Clear?

Posted by: bernielatham | October 22, 2010 9:19 AM | Report abuse

I should apologize for my tone there, Scott. I'm a tad grumpy. Sorry. You're only partially deserving.

Posted by: bernielatham | October 22, 2010 9:21 AM | Report abuse

@Ethan re: Sestak

Yeah, I'm with you on that. I'm hoping he can close the gap as well. That "Belle" ad was genius. I heard the first debate was basically a draw, with maybe Sestak seeming more compotent/likeable - but I'm not sure that's enough. I think a strong win in that debate could have sealed the deal. They have one more, and we'll see if he can build on his momentum.

I can't imagine he'll run just that one ad until election day, so I'm curious what his "closing arguement" ad will be. I hope it gets the attention of Dems enough to get them to the polls, because Sestak would make a great Senator.

Posted by: TheBBQChickenMadness | October 22, 2010 9:22 AM | Report abuse

This may not be interesting to anyone else, but since it's my district and I'm fighting for Hedrick, I thought I'd share. I found out about this over the weekend but it's nice to get some national attention. Hedrick's been closing in for 3 weeks now.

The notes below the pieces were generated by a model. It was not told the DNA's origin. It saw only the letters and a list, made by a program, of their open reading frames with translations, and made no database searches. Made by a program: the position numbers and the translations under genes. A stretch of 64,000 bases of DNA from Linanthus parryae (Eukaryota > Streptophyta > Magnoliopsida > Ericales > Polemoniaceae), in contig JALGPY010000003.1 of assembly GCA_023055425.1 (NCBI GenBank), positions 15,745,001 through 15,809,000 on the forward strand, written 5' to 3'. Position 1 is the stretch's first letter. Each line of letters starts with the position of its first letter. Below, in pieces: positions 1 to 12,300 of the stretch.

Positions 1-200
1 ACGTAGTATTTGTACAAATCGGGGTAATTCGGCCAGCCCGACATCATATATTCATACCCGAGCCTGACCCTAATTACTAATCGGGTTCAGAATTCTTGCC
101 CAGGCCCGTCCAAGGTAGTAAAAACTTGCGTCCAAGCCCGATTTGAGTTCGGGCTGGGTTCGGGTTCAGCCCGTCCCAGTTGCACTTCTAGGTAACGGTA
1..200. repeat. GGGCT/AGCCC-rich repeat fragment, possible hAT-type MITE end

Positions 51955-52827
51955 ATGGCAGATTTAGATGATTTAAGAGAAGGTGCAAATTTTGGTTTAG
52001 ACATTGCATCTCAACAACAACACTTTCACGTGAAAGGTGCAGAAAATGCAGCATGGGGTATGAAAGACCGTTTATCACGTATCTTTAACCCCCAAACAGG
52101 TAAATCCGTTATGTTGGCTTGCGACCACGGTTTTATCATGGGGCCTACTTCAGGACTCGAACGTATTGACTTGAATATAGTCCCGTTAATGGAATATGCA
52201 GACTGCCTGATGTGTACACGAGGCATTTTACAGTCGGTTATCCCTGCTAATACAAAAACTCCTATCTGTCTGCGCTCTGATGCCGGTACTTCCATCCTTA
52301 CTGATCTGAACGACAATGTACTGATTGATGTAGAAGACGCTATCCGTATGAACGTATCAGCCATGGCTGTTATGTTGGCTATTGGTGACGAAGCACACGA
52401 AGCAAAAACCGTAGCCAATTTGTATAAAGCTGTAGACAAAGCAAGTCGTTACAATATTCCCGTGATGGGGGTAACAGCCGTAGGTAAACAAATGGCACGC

~~~~~~~~~~~~~~~~~~~~~~~~~~~~~~~~~~~~~~~

"Bill Hedrick very nearly defeated Ken Calvert in 2008, and he has returned to challenge him in 2010 in a district comprised of parts of Orange and Riverside Counties in California. Barack Obama won this district two years ago, and Calvert had reason to take this challenge more seriously. So he’s come upon a unique idea: get taxpayers to pay for his promotion and advertising.

The issue concerns “franked” mail. Rules ban members of Congress from sending taxpayer-funded mail to constituents in the 90-day period before an election. Mass mailings of 500 or more copies fall under the ban. Calvert said back in August that he would continue to send the mail, and use a trick to get around the requirements."

http://elections.firedoglake.com/2010/10/21/ca-44-hedrick-receives-franked-mail-from-opponent-calvert-to-his-house/

Posted by: lmsinca | October 22, 2010 9:25 AM | Report abuse

Shavit on Bibi's apparent paralysis...

"...The reality Bibi is facing is an incomparably cruel one. The president of the United States is after him. The Palestinians are acting hostile toward him. The international community has turned its back on him. At the same time, Lieberman is sucking his blood. Opposition leader Tzipi Livni and Likud's Silvan Shalom want his head. The army is nothing to write home about. The administration is nothing to write home about. The politics are politics of dwarfs.